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Someone’s loss can be someone else’s gain. Alliance University’s Chancellor, Prof. Sudhir G Angur, in a recent interview, has expressed optimism regarding the ban imposed upon the citizens of six Muslim-majority countries by US President Donald Trump.

According to Sudhir G Angur, President Trump banning citizens of the six countries from entering the US could benefit countries like India, especially in the education sector. “Unlike the US, India doesn’t have any restrictions imposed over people from these countries immigrating for education. Indian educational institutions offer excellent education at relatively lower fees. I believe this makes India an ideal alternative education destination,” he said.

His statement came in the wake of the US Supreme Court’s approval to ban citizens of Chad, Iran, Libya, Somalia, Syria and Yemen from entering the country for any purpose. While the ban would directly affect the inflow of tourists, it would also have its impact felt upon the enrolment of students in various American universities.

Although countries like the US, Russia, France, Saudi Arabia and Turkey have been the top drawing countries for the students from the Muslim-majority countries; Sudhir G Angur believes that this trend is going to change after Trump’s ban. “Students from Muslim-majority countries would now look out for alternative destinations for their higher studies, where the environment is friendlier and safer,” he said.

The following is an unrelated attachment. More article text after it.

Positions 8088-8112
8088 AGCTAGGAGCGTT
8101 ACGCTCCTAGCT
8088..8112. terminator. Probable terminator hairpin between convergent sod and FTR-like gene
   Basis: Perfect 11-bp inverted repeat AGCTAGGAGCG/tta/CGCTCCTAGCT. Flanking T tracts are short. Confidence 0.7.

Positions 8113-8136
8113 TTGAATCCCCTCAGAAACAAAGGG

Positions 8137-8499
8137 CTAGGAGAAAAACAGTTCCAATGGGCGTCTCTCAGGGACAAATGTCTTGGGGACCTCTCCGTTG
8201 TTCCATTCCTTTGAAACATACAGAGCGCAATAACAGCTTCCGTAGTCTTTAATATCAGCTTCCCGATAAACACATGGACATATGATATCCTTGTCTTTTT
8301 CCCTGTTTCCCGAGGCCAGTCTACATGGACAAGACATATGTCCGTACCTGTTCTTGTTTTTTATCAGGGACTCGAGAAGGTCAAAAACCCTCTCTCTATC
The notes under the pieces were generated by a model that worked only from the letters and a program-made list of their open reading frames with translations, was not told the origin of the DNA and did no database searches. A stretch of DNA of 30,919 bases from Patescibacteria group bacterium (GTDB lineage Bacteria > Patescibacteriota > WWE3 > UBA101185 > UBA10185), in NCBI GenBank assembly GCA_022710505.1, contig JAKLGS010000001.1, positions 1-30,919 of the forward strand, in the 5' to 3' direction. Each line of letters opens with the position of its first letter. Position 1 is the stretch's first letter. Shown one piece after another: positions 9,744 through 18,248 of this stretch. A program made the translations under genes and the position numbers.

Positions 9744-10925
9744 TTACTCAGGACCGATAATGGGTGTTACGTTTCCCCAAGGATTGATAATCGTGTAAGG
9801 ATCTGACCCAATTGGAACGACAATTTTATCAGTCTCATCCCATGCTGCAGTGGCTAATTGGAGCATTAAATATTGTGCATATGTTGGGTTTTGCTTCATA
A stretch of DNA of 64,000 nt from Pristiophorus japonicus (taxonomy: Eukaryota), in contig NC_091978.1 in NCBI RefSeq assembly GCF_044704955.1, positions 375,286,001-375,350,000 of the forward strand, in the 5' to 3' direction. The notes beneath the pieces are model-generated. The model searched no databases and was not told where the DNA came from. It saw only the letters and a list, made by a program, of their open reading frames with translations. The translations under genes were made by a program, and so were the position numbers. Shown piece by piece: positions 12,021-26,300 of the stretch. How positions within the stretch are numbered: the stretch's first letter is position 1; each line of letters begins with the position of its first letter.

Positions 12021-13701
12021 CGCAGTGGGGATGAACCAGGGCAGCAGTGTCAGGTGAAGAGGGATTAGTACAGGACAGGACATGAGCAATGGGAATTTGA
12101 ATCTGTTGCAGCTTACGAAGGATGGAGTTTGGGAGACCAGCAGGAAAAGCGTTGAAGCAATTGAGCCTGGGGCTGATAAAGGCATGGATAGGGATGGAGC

The Alliance University Chancellor continued, “Educational institutions of several countries are now trying to attract students from the countries banned by Donald Trump. India could certainly be a preferred destination for these students, owing to the affordability and great quality of education the country has to offer.”

About 45,424 international students were enrolled in India during the academic session 2015-16, out of which 42% of the total students hailed from Muslim-majority countries. The share of top sending countries was Afghanistan (20%), Nigeria (10%), Sudan (10%), Malaysia (9%), UAE (7%) and Iran (7%).

During the last three years, the growth of inbound students was 15% in India in total, with 27% students coming from Muslim-majority countries, which is higher than the growth rate of students coming to India from other nations. This clearly indicates that number of students from Muslim-majority countries visiting India for higher education, is going to be larger in the years to come.

According to the Times Higher Education World University Rankings 2018, about 42 institutions in India are ranked among the top 1,000 institutions across the world. This is a welcome increase against the previous 31 in 2017.

“These figures are a clear indicator of the fact that India holds the potential of emerging as an alternative educational preference for overseas students by improving overall education standards,” said the Chancellor.

 

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